The Congress attacked his speech for delivering a “zero effect” speech and getting bogged down in “pedestrian issues” on Independence Day, saying it had “no new ideas, new schemes, and new initiatives”.
While the opposition slams his speech, some term it ‘inspirational’.
“What a stirring and awe -inspiring Independence Day address from PM Modi. It touched the emotional chords in every one of us”, tweeted Kiran Mazumdar Shaw. She is the MD of Biocon Limited ( a pharmaceutical company in India) and has been a very vocal supporter of the BJP government coming into power.
“Speech by Modi was truly inspirational! Modi spoke like a PM should”. said Sanjay Baru, media adviser to former Prime Minister Manmohan Singh. “Now PM Modi to mark a new era with new institution! History in making!” Sanjay Baru is also the Director for Geo-Economics and Strategy at the International Institute for Strategic Studies.
The Planning Commission to be abolished
Speculation has been mounting as the Modi government has been thinking of abolishing the Planning Commission, a 64-year-old apex policy making body, and replace it with a new institution to address the emerging economic needs and strengthen federal structure .This is now been confirmed in his speech.
The Planning Commission was set up in March 1950 by India’s first Prime Minister Jawaharlal Nehru to promote a rapid rise in the standard of living of the people by efficient exploitation of the resources of the country, increasing production and offering opportunities to all for employment in the service of the community.
According to earlier an article in the Hindustan Times, a source close to the PM designate had said: “Modi is not fine with the job that the panel has been doing. Given his agenda to quicken the economy, he plans to remove bottlenecks and hurdles. “Not a single penny of plan funds can be spent without the panel’s approval. This wasn’t what Nehru had in mind,” said a senior panel official, requesting anonymity.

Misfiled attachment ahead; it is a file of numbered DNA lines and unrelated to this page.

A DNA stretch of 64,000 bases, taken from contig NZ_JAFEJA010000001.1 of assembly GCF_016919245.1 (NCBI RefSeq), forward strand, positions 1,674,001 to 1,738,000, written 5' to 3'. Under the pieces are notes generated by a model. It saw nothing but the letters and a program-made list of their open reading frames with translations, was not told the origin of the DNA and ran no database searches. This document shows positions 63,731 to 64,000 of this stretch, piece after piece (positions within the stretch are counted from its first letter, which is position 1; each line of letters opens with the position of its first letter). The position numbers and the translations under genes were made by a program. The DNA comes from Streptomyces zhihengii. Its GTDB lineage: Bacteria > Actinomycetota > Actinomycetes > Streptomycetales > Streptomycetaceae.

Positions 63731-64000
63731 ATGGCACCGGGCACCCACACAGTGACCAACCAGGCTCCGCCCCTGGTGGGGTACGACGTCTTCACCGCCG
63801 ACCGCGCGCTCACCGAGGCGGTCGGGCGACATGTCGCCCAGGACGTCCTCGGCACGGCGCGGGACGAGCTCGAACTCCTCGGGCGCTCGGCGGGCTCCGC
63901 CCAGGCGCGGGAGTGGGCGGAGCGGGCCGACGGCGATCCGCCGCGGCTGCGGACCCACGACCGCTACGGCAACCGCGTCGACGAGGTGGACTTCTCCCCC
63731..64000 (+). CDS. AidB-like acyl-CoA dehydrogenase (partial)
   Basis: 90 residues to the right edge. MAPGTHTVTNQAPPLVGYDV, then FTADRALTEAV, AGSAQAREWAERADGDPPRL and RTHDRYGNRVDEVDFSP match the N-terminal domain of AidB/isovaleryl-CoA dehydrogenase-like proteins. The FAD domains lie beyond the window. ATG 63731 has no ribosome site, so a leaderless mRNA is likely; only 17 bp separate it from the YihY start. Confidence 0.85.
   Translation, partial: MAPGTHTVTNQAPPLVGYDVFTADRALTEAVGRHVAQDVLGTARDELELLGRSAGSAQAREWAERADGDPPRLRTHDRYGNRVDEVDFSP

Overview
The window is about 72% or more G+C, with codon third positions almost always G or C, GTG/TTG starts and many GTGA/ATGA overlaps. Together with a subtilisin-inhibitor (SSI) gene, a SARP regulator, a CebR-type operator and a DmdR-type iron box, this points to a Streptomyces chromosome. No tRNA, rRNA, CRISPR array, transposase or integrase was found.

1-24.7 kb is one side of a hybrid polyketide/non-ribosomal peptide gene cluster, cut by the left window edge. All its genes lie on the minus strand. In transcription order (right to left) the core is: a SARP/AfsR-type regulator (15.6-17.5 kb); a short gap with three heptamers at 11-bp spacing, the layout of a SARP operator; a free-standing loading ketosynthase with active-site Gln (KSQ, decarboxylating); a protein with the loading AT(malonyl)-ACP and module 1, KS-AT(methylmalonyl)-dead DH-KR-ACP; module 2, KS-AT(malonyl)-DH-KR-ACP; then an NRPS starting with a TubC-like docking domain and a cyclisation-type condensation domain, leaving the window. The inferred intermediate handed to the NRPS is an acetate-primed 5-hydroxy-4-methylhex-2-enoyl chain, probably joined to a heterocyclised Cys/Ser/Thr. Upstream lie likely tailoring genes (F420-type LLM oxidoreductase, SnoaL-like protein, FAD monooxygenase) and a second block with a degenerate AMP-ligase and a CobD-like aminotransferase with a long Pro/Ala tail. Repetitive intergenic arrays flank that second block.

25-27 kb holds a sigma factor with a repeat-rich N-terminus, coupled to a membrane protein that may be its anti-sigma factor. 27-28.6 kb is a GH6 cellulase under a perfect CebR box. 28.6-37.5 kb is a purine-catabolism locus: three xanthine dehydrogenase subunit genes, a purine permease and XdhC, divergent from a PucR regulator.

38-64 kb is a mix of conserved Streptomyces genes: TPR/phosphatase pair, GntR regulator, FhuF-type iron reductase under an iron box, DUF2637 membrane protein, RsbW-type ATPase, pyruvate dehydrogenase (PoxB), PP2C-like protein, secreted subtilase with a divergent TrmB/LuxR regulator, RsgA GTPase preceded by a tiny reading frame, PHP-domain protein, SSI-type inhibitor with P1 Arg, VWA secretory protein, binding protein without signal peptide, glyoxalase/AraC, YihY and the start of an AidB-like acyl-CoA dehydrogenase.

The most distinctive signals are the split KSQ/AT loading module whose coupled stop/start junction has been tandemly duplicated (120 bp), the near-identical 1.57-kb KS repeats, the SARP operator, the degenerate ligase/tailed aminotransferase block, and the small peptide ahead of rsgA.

“In my five years in the Planning Commission, I saw that there were many cases where in-principle approvals, investment clearances, grants-in-aid and other decisions appeared to smack of bureaucratic red tape. But it is also true that in these five years I saw innumerable instances of the exercise of positive power”, says Mihir Shah member, Planning Commission from 2009-14.
“I believe there are at least five broad areas in which the Planning Commission played an extremely positive role: one, pioneering an inclusive planning process; two, facilitating and mainstreaming reform,; three, co-ordinating across, if not breaking down silos; four, being the spokesperson of the states at the Centre; and five, arbitrating disputes by taking a more long-term and holistic view of issues.
The 12th Plan process included the best minds and practitioners from across Central and state governments, academia, research institutions, industry, civil society, and panchayati raj institutions. The result was a series of landmark proposals that constitute a paradigm shift in water management in India, including the first-ever National Aquifer Management Programme, a new approach to incentivise de-bureaucratisation of large irrigation projects, a new integrated approach to rural drinking water and sanitation, a proposal to regularly audit the industrial water footprint, a new approach to flood management, a scheme to empower gram panchayats amongst others.
It will be important to see what the PM sets up in place of the Planning Commission and that the new organisation has a strong focus on health and development in the country.